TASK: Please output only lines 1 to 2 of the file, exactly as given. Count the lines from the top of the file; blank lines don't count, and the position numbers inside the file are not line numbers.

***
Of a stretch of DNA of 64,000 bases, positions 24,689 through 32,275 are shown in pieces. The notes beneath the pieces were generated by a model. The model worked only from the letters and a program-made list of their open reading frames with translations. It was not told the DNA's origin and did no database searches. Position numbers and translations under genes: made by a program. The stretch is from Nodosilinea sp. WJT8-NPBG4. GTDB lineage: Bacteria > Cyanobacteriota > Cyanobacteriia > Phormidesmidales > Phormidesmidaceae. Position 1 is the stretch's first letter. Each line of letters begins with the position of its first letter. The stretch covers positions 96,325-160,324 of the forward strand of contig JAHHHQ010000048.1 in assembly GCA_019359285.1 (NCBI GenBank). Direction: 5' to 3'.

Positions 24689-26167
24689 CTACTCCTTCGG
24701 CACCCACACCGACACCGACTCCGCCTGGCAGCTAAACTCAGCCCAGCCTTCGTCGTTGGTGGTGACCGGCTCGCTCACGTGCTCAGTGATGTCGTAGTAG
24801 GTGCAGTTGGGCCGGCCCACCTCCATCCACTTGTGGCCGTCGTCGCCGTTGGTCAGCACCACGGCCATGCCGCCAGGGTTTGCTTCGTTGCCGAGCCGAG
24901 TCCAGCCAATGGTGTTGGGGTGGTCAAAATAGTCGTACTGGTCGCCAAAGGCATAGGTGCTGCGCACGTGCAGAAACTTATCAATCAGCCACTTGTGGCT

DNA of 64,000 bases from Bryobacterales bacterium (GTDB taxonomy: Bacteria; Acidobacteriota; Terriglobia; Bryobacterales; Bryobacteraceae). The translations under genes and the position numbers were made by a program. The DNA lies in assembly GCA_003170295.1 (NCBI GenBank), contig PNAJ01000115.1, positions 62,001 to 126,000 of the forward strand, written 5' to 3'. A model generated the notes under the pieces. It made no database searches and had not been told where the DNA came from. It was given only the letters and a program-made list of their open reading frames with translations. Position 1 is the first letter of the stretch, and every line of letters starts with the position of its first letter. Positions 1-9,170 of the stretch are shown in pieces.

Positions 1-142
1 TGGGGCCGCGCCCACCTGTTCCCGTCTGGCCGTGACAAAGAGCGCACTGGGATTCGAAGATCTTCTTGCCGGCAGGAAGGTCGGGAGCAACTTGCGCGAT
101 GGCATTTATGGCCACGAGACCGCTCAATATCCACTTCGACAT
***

Of a stretch of DNA of 64,000 bases, positions 24,689 through 32,275 are shown in pieces. The notes beneath the pieces were generated by a model. The model worked only from the letters and a program-made list of their open reading frames with translations. It was not told the DNA's origin and did no database searches. Position numbers and translations under genes: made by a program. The stretch is from Nodosilinea sp. WJT8-NPBG4. GTDB lineage: Bacteria > Cyanobacteriota > Cyanobacteriia > Phormidesmidales > Phormidesmidaceae. Position 1 is the stretch's first letter. Each line of letters begins with the position of its first letter. The stretch covers positions 96,325-160,324 of the forward strand of contig JAHHHQ010000048.1 in assembly GCA_019359285.1 (NCBI GenBank). Direction: 5' to 3'.

Positions 24689-26167